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Democrats hope bipartisan vote on jobs bill will be blueprint for future

By Ben Pershing
Wednesday, February 24, 2010; A04

The Senate headed toward passage Wednesday morning of a $15 billion jobs bill amid hope that the measure could provide a blueprint for other items on President Obama's agenda.

The legislation is the first element of what Senate Majority Leader Harry M. Reid (D-Nev.) has said will be a multipart "jobs agenda." The measure includes a new program that would give companies a break from paying Social Security taxes on new employees for the remainder of 2010. It also carries a one-year extension of the Highway Trust Fund, an expansion of the Build America Bonds program and a provision to allow companies to write off equipment purchases.

The next stop is the House, where Democratic leaders are weighing whether to pass the Senate version or go to conference to reconcile it with the $154 billion jobs bill the House passed in December.

Wednesday's likely passage of the Senate bill was made possible by five GOP defections on a procedural vote Monday -- from two retiring senators from the economically depressed Midwest and three New Englanders seeking to maintain a foothold in a region where Republican officeholders have grown scarce in recent election cycles.

Freshman Sen. Scott Brown (R-Mass.) grabbed the headlines, deciding on the first big vote of his new career to side with Democrats and the two GOP moderates from Maine, Sens. Susan Collins and Olympia J. Snowe.

Just days after Brown was greeted rapturously by attendees at the Conservative Political Action Conference, his vote on the jobs measure made Reid "very happy," the majority leader said. Reaction on the right was less complimentary.

One leader of the "tea party" movement has taken to calling the freshman "Benedict Brown," and disillusioned conservatives filled Brown's Facebook page with accusations that he was a "Judas" and a "sellout."

Democrats recognized early that Brown's vote could be in play, given the message of independence he projected during his special-election campaign to succeed the late senator Edward M. Kennedy (D). Reid called Brown to lobby him and was increasingly confident as the vote approached that the chamber's newest Republican would be willing to cross the aisle.

On Tuesday, Senate Minority Leader Mitch McConnell (R-Ky.) declined to criticize Brown for his vote. "The Republican Party represents all parts of the country, different points of view," McConnell said during a news conference. "We don't expect our members to be in lockstep on every single issue, and we're happy to have him here."

The votes of Collins and Snowe are frequently targeted by Democrats, and while neither senator said after the tally that she had been promised anything, both are eager for future jobs bills to include tax breaks and help for small businesses.

Retiring Sen. George V. Voinovich (R-Ohio) was more specific, announcing Monday that he had agreed to back the jobs measure after getting a "commitment" from Reid that the Senate would take up a long-term reauthorization of the highway bill in 2010.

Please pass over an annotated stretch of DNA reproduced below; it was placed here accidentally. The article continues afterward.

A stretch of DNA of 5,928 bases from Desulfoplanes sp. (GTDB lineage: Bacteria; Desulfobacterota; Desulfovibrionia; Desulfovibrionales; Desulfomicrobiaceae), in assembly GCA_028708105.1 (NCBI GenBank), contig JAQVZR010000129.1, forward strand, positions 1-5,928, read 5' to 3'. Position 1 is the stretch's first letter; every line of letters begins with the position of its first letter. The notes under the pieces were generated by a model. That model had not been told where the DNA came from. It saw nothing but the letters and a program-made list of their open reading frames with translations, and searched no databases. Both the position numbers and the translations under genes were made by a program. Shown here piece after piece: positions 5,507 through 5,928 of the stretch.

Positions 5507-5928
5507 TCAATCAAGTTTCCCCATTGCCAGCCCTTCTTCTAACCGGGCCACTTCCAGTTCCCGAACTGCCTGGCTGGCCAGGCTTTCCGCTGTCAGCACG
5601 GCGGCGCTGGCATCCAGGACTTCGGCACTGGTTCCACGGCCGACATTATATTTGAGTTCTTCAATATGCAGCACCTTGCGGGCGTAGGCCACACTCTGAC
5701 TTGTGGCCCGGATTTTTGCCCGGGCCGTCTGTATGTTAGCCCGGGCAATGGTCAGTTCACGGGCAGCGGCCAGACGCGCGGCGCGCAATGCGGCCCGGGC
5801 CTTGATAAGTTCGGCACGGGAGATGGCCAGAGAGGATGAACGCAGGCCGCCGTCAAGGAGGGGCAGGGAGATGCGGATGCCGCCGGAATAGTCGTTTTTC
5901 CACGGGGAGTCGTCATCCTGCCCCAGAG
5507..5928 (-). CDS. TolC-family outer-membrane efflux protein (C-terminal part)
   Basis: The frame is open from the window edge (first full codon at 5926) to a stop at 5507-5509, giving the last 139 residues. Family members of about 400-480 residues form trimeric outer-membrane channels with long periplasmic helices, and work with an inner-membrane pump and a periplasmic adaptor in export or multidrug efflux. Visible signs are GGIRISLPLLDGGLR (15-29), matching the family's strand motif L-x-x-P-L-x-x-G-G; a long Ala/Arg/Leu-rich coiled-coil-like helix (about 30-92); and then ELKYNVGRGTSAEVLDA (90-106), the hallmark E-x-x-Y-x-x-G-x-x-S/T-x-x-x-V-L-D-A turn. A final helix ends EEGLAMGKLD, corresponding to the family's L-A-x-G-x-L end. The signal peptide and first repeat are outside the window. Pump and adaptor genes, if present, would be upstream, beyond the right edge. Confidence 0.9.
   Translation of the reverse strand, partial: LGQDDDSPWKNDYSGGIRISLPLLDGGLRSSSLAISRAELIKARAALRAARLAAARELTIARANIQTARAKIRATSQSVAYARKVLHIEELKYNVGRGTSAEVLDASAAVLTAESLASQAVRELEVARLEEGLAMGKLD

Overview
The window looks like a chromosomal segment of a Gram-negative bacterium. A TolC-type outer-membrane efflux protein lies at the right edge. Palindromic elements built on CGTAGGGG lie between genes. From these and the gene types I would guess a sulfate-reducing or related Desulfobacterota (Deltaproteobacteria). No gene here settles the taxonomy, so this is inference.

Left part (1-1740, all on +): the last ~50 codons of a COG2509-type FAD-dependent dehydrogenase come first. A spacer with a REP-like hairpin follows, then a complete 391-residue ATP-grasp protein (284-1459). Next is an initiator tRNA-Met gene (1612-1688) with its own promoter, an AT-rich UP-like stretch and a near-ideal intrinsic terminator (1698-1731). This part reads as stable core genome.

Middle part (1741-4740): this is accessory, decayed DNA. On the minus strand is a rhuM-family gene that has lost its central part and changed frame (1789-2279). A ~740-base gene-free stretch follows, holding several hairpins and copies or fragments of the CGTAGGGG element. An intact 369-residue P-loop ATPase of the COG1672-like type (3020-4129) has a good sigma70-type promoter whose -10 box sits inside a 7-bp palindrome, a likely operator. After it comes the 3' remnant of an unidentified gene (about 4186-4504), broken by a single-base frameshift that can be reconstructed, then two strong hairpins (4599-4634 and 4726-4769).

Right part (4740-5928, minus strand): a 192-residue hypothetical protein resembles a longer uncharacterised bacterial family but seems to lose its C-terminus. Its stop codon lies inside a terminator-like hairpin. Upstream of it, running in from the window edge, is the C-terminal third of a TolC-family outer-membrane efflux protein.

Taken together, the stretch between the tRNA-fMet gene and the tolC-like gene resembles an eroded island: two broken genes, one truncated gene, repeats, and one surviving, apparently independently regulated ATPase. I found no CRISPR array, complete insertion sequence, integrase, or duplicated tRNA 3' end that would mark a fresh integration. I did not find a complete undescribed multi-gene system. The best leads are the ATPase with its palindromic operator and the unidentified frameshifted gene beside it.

Sen. Christopher S. Bond (R-Mo.), who is also not running for reelection, cited the bill's funding for transportation projects in explaining his decision to side with Democrats. During Monday's tally, Bond waited until the end to record his vote, not wanting to be the 60th "aye."

Democrats welcomed the result, suggesting that it could be a model for future endeavors.

"Several of those ideas were Republican ideas, so it's nice to see that there are Republicans who are willing to not follow blindly their leadership in their overall goal of filibustering," said Sen. Robert Menendez (N.J.).

Sen. Barbara Boxer (D-Calif.), who chairs the Environment and Public Works Committee, said she had helped rally support for the measure from the transportation industry. She said the lessons of Monday's vote were that Democrats "should keep our bills very clear" and should make sure that "the American people who are involved in these issues get on the phone with their senators."

Republicans contend that the jobs bill's lessons are not applicable to health-care reform or other, more ambitious legislation.

Sen. Lamar Alexander (R-Tenn.) said the measure attracted support from his side of the aisle because it is modest.

"There are plenty of opportunities for bipartisan cooperation," he said. "Where we have trouble are these great big, comprehensive, 2,000-page, full-of-surprises, turn-the-country-upside-down pieces of legislation that cost so much. If the administration would stop biting off more than it could chew, I think we would have more progress."

Sen. John Cornyn (R-Tex.) said the level of crossover support in the future would be based on whether Reid is willing to allow Republicans to help shape bills and offer amendments on the floor.

"I think it's going to depend on the nature of the bill and on whether he's going to try to freeze out the minority party," Cornyn said, adding that he would advise against reading too much into Monday's vote: "Frankly, I just don't think it was all that big of a deal."

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